I also wouldn't use Auto ISO in combination with Tv, Av or P, either... That would be an auto-auto exposure mode!  No telling what you might get!


Auto ISO also needs user-settable upper and lower limits... Which I believe some of the newer models have.



Alan Myers
San Jose, Calif., USA
"Walk softly and carry a big lens."
GEAR: 5DII, 7D(x2), 50D(x3), some other cameras, various lenses & accessories

Whatever you want to call it its just a different way of using it, I don't trust the cameras meter 100 % of the time specially on a small bird in flight.
Auto ISO does currently have upper limit settings on 1dx and 5d3 which I use when photographing wildlife.
When you are in the woods and the subjects are undefined and range from a small moving to a bird in flight we each have our own way of not missing the shot. I find that auto ISO with an acceptable IQ limit makes my work easier and keeper rate up.


Is there firmware which bring 5dMk3 exposure comp. option at M-mode with AutoISO?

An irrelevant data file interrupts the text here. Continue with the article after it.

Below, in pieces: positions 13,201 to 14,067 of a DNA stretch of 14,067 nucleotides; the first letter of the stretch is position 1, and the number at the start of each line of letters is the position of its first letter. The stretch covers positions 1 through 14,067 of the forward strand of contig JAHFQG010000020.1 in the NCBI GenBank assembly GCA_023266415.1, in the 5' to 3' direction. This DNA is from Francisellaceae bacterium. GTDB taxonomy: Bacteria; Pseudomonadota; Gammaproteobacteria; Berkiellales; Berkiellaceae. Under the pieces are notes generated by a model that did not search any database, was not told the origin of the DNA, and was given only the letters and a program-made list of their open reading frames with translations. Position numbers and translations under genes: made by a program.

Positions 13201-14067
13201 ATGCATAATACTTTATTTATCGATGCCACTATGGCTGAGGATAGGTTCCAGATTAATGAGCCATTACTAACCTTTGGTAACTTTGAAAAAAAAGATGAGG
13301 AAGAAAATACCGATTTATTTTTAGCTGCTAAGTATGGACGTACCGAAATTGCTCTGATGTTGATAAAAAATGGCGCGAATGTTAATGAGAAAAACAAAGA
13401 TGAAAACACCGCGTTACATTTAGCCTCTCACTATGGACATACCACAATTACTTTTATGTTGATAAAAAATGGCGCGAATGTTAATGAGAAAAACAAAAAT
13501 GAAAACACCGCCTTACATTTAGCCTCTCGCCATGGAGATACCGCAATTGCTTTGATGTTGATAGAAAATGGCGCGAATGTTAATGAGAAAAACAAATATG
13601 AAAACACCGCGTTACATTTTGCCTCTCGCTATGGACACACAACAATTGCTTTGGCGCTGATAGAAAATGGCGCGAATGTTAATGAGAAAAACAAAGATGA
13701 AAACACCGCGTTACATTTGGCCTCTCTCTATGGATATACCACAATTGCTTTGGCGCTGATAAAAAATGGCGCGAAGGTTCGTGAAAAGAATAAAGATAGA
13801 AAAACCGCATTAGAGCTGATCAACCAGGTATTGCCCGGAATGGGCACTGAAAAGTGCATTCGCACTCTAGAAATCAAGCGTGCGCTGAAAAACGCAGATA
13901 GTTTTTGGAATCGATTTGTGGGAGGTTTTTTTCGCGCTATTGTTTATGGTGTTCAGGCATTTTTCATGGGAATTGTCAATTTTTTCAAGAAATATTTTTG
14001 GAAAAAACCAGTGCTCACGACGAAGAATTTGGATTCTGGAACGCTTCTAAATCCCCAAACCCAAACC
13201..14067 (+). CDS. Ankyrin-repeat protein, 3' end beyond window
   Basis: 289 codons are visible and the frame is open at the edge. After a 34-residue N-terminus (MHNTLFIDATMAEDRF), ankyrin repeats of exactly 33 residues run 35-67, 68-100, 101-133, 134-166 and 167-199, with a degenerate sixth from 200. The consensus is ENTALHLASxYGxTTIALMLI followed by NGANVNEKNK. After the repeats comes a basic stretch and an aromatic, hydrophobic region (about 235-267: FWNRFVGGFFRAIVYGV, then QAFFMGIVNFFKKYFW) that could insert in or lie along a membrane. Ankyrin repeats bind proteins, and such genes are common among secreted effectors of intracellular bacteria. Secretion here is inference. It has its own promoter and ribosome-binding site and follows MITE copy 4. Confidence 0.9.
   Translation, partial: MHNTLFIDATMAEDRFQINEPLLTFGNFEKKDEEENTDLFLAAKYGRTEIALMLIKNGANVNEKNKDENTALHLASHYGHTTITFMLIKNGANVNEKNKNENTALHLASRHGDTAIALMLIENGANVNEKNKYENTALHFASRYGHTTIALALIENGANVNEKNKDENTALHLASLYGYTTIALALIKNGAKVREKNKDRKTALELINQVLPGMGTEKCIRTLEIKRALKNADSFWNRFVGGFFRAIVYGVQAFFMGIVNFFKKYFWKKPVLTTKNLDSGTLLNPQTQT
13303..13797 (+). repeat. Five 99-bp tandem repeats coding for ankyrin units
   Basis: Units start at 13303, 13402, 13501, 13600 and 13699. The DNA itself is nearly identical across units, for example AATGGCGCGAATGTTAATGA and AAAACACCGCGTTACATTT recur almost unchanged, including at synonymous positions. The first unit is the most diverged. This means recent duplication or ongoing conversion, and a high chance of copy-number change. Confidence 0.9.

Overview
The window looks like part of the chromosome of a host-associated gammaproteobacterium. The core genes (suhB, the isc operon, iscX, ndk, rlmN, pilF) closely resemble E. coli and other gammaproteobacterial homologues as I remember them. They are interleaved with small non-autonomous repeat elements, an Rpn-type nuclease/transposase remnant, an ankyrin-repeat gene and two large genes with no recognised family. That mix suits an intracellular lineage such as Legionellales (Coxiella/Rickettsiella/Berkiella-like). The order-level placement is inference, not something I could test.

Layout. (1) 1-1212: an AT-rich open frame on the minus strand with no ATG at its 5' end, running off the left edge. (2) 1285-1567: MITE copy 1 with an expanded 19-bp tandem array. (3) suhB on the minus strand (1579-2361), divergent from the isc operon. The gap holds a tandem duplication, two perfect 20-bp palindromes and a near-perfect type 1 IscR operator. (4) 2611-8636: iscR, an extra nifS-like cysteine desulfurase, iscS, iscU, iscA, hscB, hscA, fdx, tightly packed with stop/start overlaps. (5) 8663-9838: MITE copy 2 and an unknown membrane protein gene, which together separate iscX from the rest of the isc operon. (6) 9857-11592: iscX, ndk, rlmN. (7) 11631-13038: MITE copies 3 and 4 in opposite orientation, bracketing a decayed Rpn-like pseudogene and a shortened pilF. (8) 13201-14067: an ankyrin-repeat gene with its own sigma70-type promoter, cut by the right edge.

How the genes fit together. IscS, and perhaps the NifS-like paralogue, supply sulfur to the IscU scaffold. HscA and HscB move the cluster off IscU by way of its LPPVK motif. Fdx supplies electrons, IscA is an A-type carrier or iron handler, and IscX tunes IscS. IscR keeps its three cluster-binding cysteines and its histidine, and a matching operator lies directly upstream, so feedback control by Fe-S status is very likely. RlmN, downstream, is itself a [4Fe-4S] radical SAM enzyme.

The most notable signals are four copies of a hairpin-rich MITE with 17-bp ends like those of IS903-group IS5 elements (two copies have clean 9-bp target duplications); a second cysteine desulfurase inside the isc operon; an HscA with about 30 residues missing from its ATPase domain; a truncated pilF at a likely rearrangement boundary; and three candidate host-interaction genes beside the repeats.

Interesting discussion.   For me, manual is a means to control exposure in a different way from either of the semi-auto modes (Tv or Av).  In these latter settings the photographer is making a specific decision about one of the values they want to set - aperture in Av mode, for example. The ISO may, or may not be a fixed value.  However, the camera's metering system may not consider issues with the specifics of a particular subject's tonal values.  For example, shooting in snow, where the sensor will try to make the snow 18% grey: the tone one would normally associate with relatively common images, such as vegetation, but making the snow grey too. In such an event, the use of Exposure Compensation provides a fast means to over-ride the camera's preferred exposure.  This, in itself, might result in a change to the shutter speed, and/or ISO - depending upon the algorithms involved in the camera's metering an control system.